I did three tours killing the VC and the NVA and watching them kill my friends, all the while they tried to kill me. That sort of thing will crush a man's spirit, only to come home after eight years of service to be spit on a to be shoved away by the men he grew up with, if you let it it can make a man bitter to the end but that can be and often is such a killer.

I have no money and even had to use.Kindle Direct Publishing to sell my book but tell me, is there anything I can do to help you cure that attitude? It is not healthy to feel that way.
 
Joined
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Messages
75
#15
-
I did three tours killing the VC and the NVA and watching them kill my
friends, all the while they tried to kill me.

The US Army unit in which I served didn't go to Vietnam till 1968. My
enlistment was up in 1964. The only actions I took part in was the Cuban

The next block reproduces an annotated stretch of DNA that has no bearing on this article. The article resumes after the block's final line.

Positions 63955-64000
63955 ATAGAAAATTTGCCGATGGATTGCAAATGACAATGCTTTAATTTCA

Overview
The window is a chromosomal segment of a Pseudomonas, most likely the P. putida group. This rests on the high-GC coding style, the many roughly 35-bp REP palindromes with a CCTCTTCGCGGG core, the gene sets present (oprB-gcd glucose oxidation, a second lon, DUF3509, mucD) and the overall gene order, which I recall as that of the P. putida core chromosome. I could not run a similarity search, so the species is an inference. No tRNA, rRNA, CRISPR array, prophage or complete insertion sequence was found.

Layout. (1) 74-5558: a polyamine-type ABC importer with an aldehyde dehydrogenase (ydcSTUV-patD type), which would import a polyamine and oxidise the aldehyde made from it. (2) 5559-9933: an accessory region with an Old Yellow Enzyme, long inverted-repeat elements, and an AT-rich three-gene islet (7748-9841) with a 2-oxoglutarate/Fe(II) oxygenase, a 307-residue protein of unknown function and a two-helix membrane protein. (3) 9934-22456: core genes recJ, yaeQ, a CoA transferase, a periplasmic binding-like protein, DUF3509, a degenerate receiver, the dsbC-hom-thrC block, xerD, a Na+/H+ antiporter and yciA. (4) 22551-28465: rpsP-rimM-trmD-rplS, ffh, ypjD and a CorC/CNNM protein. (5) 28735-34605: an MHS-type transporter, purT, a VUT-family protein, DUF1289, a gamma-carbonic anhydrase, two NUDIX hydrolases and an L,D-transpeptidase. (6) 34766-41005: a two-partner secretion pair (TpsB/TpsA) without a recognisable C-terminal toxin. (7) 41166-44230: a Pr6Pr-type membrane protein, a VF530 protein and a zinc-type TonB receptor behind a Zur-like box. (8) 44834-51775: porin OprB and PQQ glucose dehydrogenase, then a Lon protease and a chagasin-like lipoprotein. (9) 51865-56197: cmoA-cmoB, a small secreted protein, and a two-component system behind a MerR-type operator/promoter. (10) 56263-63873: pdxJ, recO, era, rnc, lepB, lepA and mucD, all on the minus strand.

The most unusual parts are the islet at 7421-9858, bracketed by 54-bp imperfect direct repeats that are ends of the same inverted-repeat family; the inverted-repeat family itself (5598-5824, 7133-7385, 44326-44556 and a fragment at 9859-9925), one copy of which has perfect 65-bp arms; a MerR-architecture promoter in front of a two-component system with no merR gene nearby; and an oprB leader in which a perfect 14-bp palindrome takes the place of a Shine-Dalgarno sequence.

missile crisis and riot control in Mississippi.

/
 
Joined
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Messages
15,479
Gender
Male
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#16
-



The US Army unit in which I served didn't go to Vietnam till 1968. My
enlistment was up in 1964. The only actions I took part in was the Cuban
missile crisis and riot control in Mississippi.

/
Yeah, I sat on the runway waiting to go attack Cuba also.
 
Joined
Nov 17, 2017
Messages
75
#17
-
Continuing from post #13

Ecclesiastes 2:7b-8a


Ecc 2:7b . . I also acquired more cattle, both herds and flocks, than
all who were before me in Jerusalem.


It's interesting Solomon should mention he was a bigger cattle baron than all
who were before him. What was he doing? Competing? Can you imagine? He
wasn't content with enough. No; he had to have more than enough-- larger
herds than all before him so that he became the champion rancher; literally
the King Ranch of Israel.

For some people, it isn't enough to win; no, all others must lose. Does being
number-one really bring contentment? Well, it might for some, but it didn't
for Solomon. And you know: it's only a matter of time before competitors
like Solomon run out of people to best; and then what?

Ecc 2:8a . . I further amassed silver and gold and treasures of